In the past two decades, one of the more significant developments in world politics has been the emergence of a new system of international institutions centred around the annual summit of the world's seven largest industrial democracies and the European Community. This summit system was created in 1975 as the major Western powers, following the failure of the existing United Nations and Atlantic organizations, searched for an effective institution to manage a concentrated succession of severe threats to the existing international order. Some of these threats came in the economic domain, in the areas of exchange rates and macro-economic policy (with the collapse of the Bretton Woods regime in August 1971), multilateral trade (with the stalling of the Tokyo Round of Multilateral Trade Negotiations launched in 1973), and energy and North-South relations (following the OAPEC oil embargo of October 1973). (1) Others came equally in the political realm, in the areas of democratic governance (with the spread of Eurocommunism in Italy, Portugal, and Spain in the mid-1970s), nuclear proliferation (with the Indian nuclear explosion in 1974), and regional and/or global security (with the ultimate American defeat in Vietnam in April 1975). (2) This comprehensive assault on the existing international order created for all major industrial democracies the new domestic challenges of ‘stagflation' in the economic sphere and a larger 'crisis of governability' in the political realm.
From its visibly modest beginning as a low-key, one-time event in November 1975, the summit quickly acquired a highly institutionalized character, even if it was not organizationally entrenched. During its second seven-year cycle, beginning in 1982, it spawned an ever growing network of subordinate ministerial-level institutions in the fields of trade, foreign policy, and finance, and official-level bodies in these and other subject fields. From its debut as an overtly economic summit, focused on the central ongoing issues of macro- economic policy co-ordination, trade, and North-South relations, it moved to address openly major global issues in the microeconomic, political, and security realms, with a particular emphasis on the new issues on the international security agenda. With its growing institutional depth and policy breadth, the summit soon became an increasingly efficacious forum for setting agendas, arriving at agreements, implementing activities, and adjusting the practices of constituent and outside national governments and international organizations.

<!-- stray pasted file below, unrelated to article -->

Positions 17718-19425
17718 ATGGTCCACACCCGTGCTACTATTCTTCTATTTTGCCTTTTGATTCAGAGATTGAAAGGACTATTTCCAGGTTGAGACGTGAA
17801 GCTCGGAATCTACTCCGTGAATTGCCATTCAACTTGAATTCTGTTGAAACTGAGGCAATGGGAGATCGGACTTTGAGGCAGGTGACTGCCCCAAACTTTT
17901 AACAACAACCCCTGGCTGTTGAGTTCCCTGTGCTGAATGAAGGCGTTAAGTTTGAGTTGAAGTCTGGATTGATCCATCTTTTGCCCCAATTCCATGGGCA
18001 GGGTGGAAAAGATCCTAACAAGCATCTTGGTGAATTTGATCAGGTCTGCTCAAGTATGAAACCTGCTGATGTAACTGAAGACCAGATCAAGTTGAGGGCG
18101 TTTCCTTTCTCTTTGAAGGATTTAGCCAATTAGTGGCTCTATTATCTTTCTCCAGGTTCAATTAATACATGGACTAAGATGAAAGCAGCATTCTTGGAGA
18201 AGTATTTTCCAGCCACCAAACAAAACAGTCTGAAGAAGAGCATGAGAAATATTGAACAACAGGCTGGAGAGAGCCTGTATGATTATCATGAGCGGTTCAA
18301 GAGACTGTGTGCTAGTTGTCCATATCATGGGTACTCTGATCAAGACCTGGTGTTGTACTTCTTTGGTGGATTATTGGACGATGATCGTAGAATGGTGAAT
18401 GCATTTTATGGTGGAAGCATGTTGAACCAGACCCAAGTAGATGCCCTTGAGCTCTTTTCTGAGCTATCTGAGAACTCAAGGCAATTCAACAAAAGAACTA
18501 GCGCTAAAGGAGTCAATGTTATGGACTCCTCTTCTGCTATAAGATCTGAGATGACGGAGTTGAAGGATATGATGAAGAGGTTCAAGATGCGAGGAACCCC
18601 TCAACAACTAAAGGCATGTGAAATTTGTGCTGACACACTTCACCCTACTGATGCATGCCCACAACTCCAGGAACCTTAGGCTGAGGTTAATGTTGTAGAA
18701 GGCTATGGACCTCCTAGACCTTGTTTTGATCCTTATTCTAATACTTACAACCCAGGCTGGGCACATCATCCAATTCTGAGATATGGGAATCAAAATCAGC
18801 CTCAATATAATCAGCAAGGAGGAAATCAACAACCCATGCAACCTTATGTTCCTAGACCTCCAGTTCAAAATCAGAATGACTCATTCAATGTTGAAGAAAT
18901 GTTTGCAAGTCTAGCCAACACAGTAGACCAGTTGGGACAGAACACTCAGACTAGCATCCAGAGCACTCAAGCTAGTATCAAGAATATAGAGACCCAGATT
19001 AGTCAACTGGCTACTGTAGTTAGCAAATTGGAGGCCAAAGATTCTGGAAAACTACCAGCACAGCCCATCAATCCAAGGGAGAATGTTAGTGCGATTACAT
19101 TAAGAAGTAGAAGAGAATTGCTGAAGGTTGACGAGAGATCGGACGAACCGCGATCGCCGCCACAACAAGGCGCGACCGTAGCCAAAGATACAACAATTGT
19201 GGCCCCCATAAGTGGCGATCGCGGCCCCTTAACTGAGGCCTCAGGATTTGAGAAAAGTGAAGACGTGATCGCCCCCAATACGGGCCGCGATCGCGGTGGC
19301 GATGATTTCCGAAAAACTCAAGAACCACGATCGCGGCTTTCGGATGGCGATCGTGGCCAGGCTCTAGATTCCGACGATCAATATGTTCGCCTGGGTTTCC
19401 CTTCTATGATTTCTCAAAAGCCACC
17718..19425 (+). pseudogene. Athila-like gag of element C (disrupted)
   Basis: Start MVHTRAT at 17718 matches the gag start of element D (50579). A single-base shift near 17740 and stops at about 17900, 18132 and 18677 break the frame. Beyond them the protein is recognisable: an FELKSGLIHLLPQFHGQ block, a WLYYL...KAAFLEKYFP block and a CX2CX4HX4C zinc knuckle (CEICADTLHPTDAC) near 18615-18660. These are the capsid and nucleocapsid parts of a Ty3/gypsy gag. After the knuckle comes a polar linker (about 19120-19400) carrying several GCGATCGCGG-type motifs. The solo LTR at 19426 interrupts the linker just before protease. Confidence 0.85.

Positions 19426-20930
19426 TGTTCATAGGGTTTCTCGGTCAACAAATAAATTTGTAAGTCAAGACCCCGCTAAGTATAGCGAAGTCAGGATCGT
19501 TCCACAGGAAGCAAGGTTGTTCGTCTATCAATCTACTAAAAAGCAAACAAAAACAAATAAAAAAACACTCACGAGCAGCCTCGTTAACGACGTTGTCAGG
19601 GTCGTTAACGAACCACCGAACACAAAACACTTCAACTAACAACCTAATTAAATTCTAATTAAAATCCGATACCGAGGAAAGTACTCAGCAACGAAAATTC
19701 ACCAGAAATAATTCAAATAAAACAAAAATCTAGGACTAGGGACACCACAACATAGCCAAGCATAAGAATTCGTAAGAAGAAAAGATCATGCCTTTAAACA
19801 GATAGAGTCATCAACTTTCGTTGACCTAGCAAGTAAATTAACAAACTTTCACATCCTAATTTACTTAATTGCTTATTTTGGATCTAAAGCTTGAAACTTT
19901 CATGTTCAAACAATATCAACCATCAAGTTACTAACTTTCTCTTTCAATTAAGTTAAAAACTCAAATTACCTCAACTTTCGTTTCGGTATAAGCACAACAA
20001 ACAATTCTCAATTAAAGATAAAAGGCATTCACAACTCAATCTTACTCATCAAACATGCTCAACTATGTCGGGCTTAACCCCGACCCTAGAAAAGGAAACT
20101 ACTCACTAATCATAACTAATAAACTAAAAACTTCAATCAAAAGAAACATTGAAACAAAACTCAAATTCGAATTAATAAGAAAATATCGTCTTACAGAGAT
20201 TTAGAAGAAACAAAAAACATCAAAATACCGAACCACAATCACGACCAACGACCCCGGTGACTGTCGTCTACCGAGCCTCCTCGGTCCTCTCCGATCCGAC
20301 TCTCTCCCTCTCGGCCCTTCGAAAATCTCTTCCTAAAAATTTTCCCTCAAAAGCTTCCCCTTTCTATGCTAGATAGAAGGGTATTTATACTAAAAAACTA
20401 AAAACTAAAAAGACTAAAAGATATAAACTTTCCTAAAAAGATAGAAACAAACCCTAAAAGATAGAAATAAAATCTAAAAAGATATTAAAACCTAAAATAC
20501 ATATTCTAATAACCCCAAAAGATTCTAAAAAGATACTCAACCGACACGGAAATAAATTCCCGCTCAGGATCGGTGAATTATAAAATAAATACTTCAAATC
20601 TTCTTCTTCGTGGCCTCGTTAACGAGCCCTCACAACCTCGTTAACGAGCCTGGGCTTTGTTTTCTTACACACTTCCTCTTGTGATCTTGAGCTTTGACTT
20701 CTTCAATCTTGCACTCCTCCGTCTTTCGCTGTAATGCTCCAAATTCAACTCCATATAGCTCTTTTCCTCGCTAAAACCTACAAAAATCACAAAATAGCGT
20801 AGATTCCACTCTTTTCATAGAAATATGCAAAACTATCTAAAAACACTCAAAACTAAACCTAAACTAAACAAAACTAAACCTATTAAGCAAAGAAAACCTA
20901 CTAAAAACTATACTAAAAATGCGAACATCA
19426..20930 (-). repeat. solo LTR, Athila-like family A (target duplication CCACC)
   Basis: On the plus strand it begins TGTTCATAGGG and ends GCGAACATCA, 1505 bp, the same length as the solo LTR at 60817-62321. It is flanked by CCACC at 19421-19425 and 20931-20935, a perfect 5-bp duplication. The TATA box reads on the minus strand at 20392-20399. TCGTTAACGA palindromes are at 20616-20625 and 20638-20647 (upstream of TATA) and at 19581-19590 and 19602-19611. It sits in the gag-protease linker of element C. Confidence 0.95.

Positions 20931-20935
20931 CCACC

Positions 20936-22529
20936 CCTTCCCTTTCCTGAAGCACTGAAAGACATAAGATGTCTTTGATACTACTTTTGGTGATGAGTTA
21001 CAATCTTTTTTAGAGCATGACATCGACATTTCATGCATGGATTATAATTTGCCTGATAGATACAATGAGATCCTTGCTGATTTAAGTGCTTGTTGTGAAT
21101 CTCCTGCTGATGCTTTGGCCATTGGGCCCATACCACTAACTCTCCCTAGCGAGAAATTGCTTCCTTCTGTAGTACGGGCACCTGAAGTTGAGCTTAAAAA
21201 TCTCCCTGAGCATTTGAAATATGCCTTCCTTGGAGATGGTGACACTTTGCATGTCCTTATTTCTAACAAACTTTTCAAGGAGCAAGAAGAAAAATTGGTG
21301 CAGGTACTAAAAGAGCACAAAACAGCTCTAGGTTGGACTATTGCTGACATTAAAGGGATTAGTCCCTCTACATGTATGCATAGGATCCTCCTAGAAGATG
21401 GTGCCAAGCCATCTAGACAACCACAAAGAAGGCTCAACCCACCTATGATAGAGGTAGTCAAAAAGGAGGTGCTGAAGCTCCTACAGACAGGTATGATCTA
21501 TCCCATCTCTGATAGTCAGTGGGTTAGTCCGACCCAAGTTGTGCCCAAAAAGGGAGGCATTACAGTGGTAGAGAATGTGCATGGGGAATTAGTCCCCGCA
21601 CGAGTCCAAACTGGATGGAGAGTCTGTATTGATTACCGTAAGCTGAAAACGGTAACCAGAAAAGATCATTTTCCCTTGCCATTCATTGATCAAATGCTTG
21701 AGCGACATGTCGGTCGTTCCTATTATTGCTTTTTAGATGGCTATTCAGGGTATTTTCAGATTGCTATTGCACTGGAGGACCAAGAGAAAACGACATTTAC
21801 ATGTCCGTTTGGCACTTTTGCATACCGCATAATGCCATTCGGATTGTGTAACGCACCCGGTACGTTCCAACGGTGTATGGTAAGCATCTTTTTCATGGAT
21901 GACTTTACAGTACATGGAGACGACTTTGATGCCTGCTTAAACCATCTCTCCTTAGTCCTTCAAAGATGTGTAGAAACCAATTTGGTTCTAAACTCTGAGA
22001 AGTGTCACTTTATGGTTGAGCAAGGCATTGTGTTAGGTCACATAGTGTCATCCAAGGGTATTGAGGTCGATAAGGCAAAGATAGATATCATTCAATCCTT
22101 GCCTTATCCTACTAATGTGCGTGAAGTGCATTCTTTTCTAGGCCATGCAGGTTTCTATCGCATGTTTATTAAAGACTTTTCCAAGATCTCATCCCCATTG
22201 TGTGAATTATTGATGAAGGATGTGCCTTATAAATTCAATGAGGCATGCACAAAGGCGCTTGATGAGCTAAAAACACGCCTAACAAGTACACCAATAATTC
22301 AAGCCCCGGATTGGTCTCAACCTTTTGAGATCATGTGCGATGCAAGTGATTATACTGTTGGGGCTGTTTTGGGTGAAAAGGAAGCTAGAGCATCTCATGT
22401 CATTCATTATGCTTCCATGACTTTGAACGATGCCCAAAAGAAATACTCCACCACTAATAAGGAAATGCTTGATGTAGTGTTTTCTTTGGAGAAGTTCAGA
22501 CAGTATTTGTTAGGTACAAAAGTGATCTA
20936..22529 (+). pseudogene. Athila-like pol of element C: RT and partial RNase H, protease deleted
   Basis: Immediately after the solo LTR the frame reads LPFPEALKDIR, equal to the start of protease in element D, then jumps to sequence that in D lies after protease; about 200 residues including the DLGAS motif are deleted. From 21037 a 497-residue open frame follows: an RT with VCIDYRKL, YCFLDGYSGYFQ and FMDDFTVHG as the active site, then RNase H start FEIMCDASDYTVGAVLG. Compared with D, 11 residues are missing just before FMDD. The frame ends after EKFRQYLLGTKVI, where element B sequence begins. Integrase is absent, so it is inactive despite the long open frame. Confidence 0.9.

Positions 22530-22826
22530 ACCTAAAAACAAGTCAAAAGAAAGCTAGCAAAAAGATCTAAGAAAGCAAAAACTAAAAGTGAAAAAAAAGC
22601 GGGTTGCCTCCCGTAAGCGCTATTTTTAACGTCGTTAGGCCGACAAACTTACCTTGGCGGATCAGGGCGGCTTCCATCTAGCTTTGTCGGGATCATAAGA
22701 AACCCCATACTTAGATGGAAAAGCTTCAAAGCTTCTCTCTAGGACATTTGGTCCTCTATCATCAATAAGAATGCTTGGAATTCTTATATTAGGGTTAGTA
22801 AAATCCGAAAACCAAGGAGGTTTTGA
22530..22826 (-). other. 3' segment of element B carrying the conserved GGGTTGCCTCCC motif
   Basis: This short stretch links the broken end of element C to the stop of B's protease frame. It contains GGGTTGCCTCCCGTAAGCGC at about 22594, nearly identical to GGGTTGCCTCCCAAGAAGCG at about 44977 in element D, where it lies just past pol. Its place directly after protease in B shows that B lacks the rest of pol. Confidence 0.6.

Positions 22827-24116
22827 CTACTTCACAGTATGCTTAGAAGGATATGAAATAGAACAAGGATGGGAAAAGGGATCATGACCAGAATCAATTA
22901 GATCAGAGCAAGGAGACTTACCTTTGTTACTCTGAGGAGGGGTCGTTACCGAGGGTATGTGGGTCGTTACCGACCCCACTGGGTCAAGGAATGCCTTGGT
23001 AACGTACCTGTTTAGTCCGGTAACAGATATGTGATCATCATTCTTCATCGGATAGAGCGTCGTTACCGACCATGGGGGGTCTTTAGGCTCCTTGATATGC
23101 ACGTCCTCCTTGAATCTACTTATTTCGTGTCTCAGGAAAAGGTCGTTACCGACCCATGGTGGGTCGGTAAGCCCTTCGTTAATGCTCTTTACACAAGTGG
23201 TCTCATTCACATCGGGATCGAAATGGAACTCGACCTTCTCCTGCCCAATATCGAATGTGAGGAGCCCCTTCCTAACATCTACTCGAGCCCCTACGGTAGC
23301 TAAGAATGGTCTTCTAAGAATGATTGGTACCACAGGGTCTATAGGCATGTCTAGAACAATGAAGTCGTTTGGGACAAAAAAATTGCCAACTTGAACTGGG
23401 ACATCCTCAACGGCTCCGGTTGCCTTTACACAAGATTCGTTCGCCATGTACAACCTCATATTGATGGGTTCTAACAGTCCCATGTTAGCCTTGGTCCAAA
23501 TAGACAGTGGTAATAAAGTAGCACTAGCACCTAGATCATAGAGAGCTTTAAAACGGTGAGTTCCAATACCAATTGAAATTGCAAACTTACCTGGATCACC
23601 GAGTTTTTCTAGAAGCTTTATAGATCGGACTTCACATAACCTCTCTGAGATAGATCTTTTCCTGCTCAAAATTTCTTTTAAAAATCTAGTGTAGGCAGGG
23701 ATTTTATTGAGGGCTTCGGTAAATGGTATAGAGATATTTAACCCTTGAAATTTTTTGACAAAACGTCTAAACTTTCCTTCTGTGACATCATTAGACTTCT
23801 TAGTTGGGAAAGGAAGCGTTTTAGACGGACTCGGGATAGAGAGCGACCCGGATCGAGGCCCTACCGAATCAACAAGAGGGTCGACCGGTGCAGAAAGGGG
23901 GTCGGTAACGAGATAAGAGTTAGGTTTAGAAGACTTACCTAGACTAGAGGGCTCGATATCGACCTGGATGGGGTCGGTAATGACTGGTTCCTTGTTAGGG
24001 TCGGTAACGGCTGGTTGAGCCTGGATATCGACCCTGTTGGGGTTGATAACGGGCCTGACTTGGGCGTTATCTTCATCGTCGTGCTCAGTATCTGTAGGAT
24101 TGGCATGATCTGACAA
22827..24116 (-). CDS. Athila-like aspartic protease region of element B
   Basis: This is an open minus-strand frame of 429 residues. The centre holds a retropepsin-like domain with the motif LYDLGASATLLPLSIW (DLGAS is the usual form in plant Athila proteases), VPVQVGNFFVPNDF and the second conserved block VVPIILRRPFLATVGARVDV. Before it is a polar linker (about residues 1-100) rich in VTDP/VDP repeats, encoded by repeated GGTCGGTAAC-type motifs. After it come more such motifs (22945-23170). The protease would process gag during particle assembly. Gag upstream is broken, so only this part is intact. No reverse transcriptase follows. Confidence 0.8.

In acquiring this important role in shaping global order, the seven-power summit system converged with, complemented, and competed with an impressive array of older, organizationally grounded international institutional systems. The oldest and most entrenched was the United Nations family of institutions created from 1945 onward, with the Security Council at its core, the General Assembly beneath it, and the Bretton Woods and other specialized agencies arrayed around. The second major system was the Atlantic family of institutions started in 1949 and centred upon the North Atlantic Treaty Organization, the Organization for Economic Cooperation and Development, and such separate functional agencies as Intelsat and the International Energy Agency. (3)
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